Revoking Rights as an Heir

By Erika Johansen

An heir is someone whose relationship to the deceased gives him a legal right to the deceased's property upon her death. While the law establishes certain rights for heirs, those rights can be undermined or even revoked by the deceased's will, a court determination or the heir himself.

Legal Heirs

When a person dies without specifying what she wants done with her property, intestate laws comes into play, giving the descendants of the deceased -- the heirs -- a legal right to his property. Each state has its own laws defining both how to determine heirship and the order in which multiple valid heirs stand to inherit the estate. Most states establish special rights to a share of the estate, known as an "elective" or "forced" share, for spouses and children of the deceased. Generally, other heirs will be unable to take property until these elective shares are fulfilled.


A clear statement in a will may revoke the heirship rights of a descendant. Traditionally, American law did not allow such an express disinheritance unless the will disposed of all the property. However, many states now recognize the ability of individuals to explicitly disinherit particular descendants in a will. It is usually not possible to disinherit individuals who are able to claim an elective share of the estate.

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Disclaimer of Inheritance

An heir always has the right to refuse his inheritance; thus, legally revoke all of his rights to the property. This process is known as "disclaimer of inheritance," and generally requires the heir to execute a written, signed document that clearly describes his intent to relinquish his inheritance. Heirs may disclaim their inheritance for any number of reasons, including not wanting to pay taxes on the property or not wanting the property itself. The law in most states treats the disclaiming heir as if he died before the deceased, but others will consider the disclaiming heir's status for tax purposes. Either way, after disclaimer, the property will then pass to the next heir in the line of succession.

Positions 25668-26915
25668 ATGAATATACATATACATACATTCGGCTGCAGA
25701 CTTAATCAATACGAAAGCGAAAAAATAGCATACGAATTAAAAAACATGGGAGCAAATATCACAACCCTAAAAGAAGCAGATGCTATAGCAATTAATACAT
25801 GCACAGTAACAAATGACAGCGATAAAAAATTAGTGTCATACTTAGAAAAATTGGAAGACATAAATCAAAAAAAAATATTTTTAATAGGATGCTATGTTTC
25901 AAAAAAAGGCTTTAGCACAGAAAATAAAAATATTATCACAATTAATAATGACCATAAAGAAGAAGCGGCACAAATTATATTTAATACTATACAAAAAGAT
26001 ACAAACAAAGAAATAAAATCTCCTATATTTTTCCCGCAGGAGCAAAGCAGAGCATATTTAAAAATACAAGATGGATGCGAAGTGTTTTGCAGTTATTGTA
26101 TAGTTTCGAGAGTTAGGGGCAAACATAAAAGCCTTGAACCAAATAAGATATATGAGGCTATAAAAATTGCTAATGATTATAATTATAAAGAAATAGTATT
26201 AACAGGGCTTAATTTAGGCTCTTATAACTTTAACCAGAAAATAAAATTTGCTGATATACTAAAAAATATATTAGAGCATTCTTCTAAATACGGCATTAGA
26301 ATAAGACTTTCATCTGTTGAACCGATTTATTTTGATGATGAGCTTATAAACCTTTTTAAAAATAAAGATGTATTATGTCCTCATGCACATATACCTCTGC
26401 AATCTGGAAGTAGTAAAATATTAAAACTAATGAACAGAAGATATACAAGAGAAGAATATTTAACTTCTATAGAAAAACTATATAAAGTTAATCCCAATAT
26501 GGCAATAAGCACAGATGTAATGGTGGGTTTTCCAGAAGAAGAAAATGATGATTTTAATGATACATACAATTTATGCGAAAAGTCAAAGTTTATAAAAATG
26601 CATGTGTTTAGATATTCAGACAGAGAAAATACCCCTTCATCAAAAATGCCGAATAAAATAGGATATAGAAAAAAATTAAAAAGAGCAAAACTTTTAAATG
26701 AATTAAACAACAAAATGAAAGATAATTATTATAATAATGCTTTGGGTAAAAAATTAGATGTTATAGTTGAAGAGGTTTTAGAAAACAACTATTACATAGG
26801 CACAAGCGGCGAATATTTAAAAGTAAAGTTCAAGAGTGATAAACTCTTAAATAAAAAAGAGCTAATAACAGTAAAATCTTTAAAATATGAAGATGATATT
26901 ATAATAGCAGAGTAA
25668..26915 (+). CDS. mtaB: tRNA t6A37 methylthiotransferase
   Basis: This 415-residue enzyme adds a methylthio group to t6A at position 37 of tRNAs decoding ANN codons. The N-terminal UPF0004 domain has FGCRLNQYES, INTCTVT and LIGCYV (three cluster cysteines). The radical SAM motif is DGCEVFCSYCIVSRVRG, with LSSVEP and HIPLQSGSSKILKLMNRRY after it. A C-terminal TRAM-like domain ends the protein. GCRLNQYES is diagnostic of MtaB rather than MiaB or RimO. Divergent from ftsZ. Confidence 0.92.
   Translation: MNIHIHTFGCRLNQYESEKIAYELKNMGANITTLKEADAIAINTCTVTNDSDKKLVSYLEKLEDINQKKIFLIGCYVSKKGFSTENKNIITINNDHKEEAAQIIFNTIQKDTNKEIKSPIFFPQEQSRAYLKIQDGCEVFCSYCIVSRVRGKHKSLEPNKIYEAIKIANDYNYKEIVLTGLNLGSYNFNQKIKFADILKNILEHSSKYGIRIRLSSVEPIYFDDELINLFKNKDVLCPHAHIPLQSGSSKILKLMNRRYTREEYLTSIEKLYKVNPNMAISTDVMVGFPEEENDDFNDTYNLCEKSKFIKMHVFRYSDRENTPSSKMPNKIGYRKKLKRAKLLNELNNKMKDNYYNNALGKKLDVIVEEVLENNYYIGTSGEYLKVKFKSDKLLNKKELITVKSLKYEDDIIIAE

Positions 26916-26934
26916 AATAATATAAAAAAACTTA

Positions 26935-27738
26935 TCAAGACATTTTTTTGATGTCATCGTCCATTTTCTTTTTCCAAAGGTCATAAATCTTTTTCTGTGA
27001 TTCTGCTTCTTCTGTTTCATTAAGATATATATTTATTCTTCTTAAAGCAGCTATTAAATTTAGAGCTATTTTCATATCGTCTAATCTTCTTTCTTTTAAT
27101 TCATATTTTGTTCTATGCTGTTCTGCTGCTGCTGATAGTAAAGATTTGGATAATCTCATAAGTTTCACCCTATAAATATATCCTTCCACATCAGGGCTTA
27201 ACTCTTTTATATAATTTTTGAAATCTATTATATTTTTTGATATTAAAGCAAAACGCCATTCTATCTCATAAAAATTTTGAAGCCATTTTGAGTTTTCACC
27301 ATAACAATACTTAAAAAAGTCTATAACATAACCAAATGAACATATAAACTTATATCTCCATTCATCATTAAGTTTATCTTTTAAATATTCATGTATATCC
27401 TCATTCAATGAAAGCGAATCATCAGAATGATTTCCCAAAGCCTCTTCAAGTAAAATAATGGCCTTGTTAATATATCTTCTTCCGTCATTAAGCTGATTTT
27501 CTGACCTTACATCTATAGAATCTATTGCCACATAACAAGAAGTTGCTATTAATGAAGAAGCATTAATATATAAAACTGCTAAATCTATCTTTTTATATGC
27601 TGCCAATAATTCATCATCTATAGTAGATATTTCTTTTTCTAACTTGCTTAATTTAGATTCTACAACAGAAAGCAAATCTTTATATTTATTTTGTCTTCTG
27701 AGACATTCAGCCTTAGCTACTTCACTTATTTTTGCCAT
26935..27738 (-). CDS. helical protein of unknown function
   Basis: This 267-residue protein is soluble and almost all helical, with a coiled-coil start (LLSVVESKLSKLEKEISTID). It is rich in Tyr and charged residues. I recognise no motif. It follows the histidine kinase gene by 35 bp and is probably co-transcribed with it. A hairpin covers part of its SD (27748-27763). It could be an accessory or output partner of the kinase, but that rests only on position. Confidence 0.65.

Court Revocation

Certain actions by an heir allow a court to legally revoke his rights to inherit, based on the idea that he's an "unworthy heir." All states have laws that prevent an individual who intentionally killed the deceased from inheriting the deceased's property. Various states also deem heirs unworthy if they have abandoned their deceased spouses or failed to support their deceased children. Another group of states finds an heir unworthy if he's committed physical, financial or fiduciary abuse of an elder or dependent adult.

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What Is the Heir of a Deed?


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What Does an Affidavit of Heirship Mean?

A surprising number of people don't have wills. When a person dies without a will -- which is called intestate -- no one knows how he wanted his property distributed. Absent a will, state intestacy laws spell out who receives the decedent's property. The property goes to the decedent's family members by order of relationship. An affidavit of heirship, sometimes known as an affidavit of descent, identifies these family members.

Dying Without a Will in Kentucky

If a person dies without a valid will, the law describes it as dying “intestate.” In this situation, the laws of the state where he lived dictate the allocation of his estate. In Kentucky, Chapters 391 and 392 of the Kentucky Revised Statutes set out the law relating to distribution of assets when an individual dies without a will. Kentucky operates a complex system of dower and succession laws to provide for the surviving spouse and other relatives of the deceased, known as the decedent.

How to Get Heir Property in Your Name if There Is No Will

So, your parent or relative has died without a last will and testament, leaving you as sole heir or as joint heir with other relatives. If no estate planning provisions were made for property to pass into your name immediately upon death, then the laws of your state as well as the desires and wishes of other heirs, may influence how -- or if you acquire full ownership rights in the decedent’s property.

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